Pectus carinatum — commonly known as “pigeon chest”— occurs when abnormal cartilage growth causes the sternum to protrude from the chest.
Pectus carinatum is more prevalent in boys, and it often becomes evident during a child’s preteen or early teenage years. Up to 50% of patients will have a close relative with a similar chest wall abnormality.
Most children with this condition do not experience symptoms, but some might feel chest pain during times of accelerated growth and development. Others might experience shortness of breath when exercising.
Pectus carinatum is not known to cause damage to the lungs or heart, but it can affect body image and self-esteem. Those with pectus carinatum can also have clavicular dislocation, a condition when the collar bone springs out of its socket when raising the arms.
Pectus Carinatum Diagnosis and Treatment
Pectus carinatum is typically diagnosed during a physical examination. After making a diagnosis, we will explore a variety of treatment options. In most cases, pectus carinatum patients will not require surgery.
Nonsurgical treatment options could include chest-specific physical therapy and bracing. We use a custom-fitted, ultralight aluminum brace called the FMF® Dynamic Compressor System, which gradually reshapes the chest wall with minimal discomfort. The success rate for the FMF® Dynamic Compressor System is greater than 90% when children or adolescents wear it as directed.
To fit a child for a brace, we take multiple measurements of the chest wall to ensure the brace fits perfectly and is customized to your child. We also use a pressure-measuring device to measure the pressure needed to correct the chest wall deformity.
Once the brace arrives, we develop a treatment plan that begins with very low-pressure settings. We then gradually increase the pressure at each subsequent monthly visit. Once the pectus carinatum is corrected, the patient undergoes a weaning process until the brace is finally discontinued.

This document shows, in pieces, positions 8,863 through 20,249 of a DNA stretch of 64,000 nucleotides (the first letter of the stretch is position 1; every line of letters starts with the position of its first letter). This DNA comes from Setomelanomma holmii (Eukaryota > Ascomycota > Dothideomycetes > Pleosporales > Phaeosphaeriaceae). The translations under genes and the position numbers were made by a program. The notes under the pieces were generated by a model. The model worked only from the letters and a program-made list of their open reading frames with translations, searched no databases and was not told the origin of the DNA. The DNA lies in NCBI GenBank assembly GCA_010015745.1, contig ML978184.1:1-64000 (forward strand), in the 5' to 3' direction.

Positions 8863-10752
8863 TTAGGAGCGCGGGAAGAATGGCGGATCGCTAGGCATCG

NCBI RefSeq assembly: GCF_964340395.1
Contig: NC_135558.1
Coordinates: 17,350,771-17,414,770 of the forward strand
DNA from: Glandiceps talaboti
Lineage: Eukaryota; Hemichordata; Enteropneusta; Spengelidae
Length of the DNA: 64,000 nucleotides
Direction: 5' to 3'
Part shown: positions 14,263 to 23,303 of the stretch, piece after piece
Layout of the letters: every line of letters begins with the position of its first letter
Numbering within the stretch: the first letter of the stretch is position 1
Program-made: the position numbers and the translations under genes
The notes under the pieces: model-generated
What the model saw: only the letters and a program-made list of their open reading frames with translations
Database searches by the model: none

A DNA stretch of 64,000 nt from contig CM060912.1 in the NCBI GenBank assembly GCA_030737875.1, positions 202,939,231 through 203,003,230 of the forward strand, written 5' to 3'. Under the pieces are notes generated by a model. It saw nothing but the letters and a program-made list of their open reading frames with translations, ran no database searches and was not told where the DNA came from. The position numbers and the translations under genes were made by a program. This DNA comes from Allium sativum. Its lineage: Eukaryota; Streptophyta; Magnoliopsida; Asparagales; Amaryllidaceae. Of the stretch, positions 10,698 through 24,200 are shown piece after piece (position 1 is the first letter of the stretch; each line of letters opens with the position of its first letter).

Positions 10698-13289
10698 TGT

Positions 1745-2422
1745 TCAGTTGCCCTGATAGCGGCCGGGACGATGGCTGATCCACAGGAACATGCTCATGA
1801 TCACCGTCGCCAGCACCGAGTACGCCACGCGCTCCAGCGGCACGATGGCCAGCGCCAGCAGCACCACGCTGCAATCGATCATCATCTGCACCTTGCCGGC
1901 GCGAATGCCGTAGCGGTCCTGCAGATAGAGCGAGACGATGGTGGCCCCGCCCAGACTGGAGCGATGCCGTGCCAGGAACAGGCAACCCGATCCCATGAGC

If bracing is not effective — or if your child is experiencing severe chest pain — we might recommend surgery. In most cases, we perform a minimally invasive repair of pectus carinatum (MIRPC), where we make two small incisions in your child’s chest wall and insert a steel bar that pushes his or her cartilage into place.
In rare situations, we would recommend a different technique called the modified Ravitch procedure, where our surgeons open your child’s chest, remove abnormal cartilage, and place the sternum in an appropriate position.
Both of these procedures are performed while your child is under general anesthesia.
Our team uses an innovative approach to post-surgery pain relief using cryoablation. During this procedure, a probe is inserted into the chest using small incisions and temporarily freezes the nerves. Minimal numbness in the chest wall may last up to six months.
When your child is awake in the recovery room, our nursing team and anesthesiologist work together to ensure he or she is as comfortable as possible. Your child will receive a combination of intravenous (IV) and oral pain medications, muscle relaxants and local anesthetic patches after surgery. We use minimal narcotic pain medications.
Once your child is ready to go home, the IV pain medications are stopped and he or she is transitioned to over-the-counter pain medications. Some children may require up to one week of these medications after they are discharged.
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